Out-dated figures used for cancer move

FIGURES being used in a public consultation to decide whether to move vital cancer services from Ipswich to Norwich were out of date, it can be revealed today.

FIGURES being used in a public consultation to decide whether to move vital cancer services from Ipswich to Norwich were out of date, it can be revealed today.

Anglia Cancer Network and the Suffolk Primary Care Trust have been working on figures from 2004 - 2006 which show the head and cancer team at Ipswich Hospital worked on average of 66 cases a year, well below national guidelines for a specialist centre.

However, new figures reveal that in 2007, the number of cases shot up to 82, 69 of whom were from East Suffolk.

Although it is still below national guidelines of 100 operations being carried out each year it reveals yet another flaw in the consultation - undertaken to give the people of Suffolk clear information on a controversial topic.


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Earlier this month at a public meeting, it was revealed that there was no published clinical evidence to show that specialist centres like the one planned in Norwich are best for patient care.

The Evening Star is running a campaign to try to prevent the move of surgery for head and neck cancer patients to Norwich, forcing people to travel more than 40 miles while ill and meaning family and friends may not be able to visit them.

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So far more than 2,000 people have signed the petition.

Hospital chief executive Andrew Reed confirmed that the head and neck cancer team had a “significant workload”, but he claimed the number of operations failed to meet national guidelines requiring 100 operations a year are carried out at specialist centres.

He said: “We have validated the data produced by our clinicians about head and neck cancer activity for 2007.

“What this validation shows is that the hospital's head and neck cancer team is very busy with a significant workload - arguably one of the biggest single teams in East Anglia.

“However, the work undertaken by the Ipswich Hospital team in 2007 for east Suffolk residents alone does not meet the minimum criterion of 100 cases.

“We are in close dialogue with the Norfolk and Norwich on the basis that an integrated team between our two hospitals could further strengthen the patient experience, building on the strength of both teams and seeking to protect in particular the provision of non-cancer oral maxillofacial surgery at Ipswich Hospital.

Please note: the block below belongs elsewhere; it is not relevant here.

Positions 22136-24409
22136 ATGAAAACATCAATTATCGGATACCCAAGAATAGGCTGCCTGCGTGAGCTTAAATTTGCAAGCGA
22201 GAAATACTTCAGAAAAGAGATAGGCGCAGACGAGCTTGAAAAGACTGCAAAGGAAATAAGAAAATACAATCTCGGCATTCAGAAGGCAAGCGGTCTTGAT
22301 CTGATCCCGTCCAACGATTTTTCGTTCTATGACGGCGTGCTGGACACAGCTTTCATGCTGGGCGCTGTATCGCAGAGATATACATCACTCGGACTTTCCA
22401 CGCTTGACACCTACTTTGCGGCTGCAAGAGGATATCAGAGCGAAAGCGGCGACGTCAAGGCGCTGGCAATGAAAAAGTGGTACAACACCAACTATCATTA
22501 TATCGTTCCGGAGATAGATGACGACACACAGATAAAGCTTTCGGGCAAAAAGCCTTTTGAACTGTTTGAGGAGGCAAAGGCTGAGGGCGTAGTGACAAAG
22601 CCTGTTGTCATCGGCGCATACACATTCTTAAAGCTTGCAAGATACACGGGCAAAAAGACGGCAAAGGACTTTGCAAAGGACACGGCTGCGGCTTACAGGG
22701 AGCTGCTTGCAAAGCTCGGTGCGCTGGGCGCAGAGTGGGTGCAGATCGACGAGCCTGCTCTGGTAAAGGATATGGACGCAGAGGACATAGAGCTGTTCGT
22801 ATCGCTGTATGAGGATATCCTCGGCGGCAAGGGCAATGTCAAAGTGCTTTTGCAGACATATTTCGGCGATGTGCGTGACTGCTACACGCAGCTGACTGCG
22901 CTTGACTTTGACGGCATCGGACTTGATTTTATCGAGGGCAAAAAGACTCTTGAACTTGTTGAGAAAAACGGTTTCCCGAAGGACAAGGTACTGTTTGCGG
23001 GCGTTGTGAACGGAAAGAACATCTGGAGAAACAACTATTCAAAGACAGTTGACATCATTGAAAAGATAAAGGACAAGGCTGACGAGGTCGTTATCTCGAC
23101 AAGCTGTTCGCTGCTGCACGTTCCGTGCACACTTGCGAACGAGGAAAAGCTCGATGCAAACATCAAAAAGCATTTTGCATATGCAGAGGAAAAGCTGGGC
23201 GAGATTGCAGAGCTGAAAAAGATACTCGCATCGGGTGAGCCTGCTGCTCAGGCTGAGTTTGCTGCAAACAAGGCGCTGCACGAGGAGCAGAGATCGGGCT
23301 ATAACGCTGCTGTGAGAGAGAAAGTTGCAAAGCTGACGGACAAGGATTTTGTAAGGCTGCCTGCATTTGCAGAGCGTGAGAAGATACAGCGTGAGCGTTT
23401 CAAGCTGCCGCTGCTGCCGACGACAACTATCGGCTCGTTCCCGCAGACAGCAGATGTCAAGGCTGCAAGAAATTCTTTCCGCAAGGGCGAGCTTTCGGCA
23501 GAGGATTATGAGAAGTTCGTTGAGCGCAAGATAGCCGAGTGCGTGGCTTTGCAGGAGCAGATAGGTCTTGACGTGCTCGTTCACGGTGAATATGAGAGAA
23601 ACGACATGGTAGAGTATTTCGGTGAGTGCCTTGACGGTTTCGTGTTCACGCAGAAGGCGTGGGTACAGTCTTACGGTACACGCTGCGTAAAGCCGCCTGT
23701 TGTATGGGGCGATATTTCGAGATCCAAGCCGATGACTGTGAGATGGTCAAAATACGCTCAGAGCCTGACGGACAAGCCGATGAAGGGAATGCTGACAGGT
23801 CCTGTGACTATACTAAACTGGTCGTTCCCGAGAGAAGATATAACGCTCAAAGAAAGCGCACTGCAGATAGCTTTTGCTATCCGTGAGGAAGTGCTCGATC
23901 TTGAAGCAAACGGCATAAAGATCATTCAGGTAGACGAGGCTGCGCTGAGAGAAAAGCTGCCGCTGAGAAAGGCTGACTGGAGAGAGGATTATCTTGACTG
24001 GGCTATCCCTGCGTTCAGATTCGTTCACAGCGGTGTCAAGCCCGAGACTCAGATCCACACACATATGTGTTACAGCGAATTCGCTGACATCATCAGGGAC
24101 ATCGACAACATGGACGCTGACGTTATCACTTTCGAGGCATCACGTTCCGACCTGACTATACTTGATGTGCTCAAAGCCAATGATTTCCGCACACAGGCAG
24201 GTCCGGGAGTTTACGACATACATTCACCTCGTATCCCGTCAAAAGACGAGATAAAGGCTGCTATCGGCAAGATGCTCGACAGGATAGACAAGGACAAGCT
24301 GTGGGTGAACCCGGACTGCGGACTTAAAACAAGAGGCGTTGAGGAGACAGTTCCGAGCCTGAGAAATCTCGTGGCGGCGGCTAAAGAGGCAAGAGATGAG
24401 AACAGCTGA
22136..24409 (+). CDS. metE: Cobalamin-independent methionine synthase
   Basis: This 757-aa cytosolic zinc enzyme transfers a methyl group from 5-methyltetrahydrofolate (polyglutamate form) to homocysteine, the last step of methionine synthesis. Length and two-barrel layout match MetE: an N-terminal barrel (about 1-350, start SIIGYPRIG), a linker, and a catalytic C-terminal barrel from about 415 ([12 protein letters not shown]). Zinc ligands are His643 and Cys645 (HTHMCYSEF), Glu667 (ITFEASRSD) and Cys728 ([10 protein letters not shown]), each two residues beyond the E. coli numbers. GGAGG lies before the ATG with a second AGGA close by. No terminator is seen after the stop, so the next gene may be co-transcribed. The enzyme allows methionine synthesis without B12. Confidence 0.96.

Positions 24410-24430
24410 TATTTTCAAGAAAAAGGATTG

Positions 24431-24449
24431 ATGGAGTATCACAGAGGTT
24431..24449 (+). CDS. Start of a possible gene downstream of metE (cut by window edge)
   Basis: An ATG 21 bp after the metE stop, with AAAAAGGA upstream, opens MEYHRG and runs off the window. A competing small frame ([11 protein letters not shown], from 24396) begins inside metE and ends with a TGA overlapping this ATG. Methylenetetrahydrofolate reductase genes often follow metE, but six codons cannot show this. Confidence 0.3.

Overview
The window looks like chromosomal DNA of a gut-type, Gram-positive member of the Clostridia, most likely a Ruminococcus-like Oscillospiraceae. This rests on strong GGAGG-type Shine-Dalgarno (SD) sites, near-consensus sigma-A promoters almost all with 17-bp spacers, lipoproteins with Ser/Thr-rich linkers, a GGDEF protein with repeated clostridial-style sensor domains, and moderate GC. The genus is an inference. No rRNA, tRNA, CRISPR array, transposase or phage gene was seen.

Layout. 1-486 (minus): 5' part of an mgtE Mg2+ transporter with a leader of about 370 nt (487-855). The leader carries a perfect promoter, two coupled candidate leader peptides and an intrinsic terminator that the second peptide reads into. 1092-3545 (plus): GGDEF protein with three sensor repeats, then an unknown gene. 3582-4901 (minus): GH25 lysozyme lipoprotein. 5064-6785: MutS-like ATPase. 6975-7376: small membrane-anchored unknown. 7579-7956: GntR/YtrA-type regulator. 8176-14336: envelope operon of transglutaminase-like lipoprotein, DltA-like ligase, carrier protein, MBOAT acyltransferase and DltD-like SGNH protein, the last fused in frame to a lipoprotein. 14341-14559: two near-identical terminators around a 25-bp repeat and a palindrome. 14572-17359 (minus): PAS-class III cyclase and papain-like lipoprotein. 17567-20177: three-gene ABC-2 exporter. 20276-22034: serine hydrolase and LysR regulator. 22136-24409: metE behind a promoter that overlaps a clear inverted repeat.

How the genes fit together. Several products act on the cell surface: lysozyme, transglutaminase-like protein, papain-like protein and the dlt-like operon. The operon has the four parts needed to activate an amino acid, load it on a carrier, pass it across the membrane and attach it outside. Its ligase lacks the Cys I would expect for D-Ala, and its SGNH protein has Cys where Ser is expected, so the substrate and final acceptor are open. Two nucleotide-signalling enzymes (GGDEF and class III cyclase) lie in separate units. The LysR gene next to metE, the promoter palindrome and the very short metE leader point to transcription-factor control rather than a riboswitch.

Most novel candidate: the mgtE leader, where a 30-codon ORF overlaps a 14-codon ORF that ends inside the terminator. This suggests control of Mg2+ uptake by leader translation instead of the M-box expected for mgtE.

“It is my strong view that any solution to achieve compliance with improving outcomes guidance - to make sure we are reaching the gold standard in cancer care - for head and neck needs to make good use of a well functioning multi-disciplinary team at Ipswich Hospital that can demonstrate that it has the skills, the experience and the survival rates to make a real contribution to an excellent service for patients.”

Anglia Cancer Network received figures from Ipswich Hospital Trust in December 2007 which estimated that it had around 66 new head and neck cancer cases between 2004 and 2006.

Audrey Bradford, the network's director, added: “When we get the latest figures from Ipswich Hospital, we will validate them as soon as possible. It is important that everybody is using the same data for calculating the level of cases.”

Carole Taylor-Brown, chief executive of Suffolk Primary Care Trust, said: “These new figures are consistent to those originally submitted for the consultation document.

“It is important that we achieve the best possible cancer care for our patients and keeping as much service as possible local, while getting the best for our patients from centralised specialist centres.”

Should head and neck services be retained in Ipswich? Write to Your Letters, Evening Star, 30 Lower Brook Street, Ipswich, IP4 1AN, or e-mail eveningstar letters@eveningstar.co.uk

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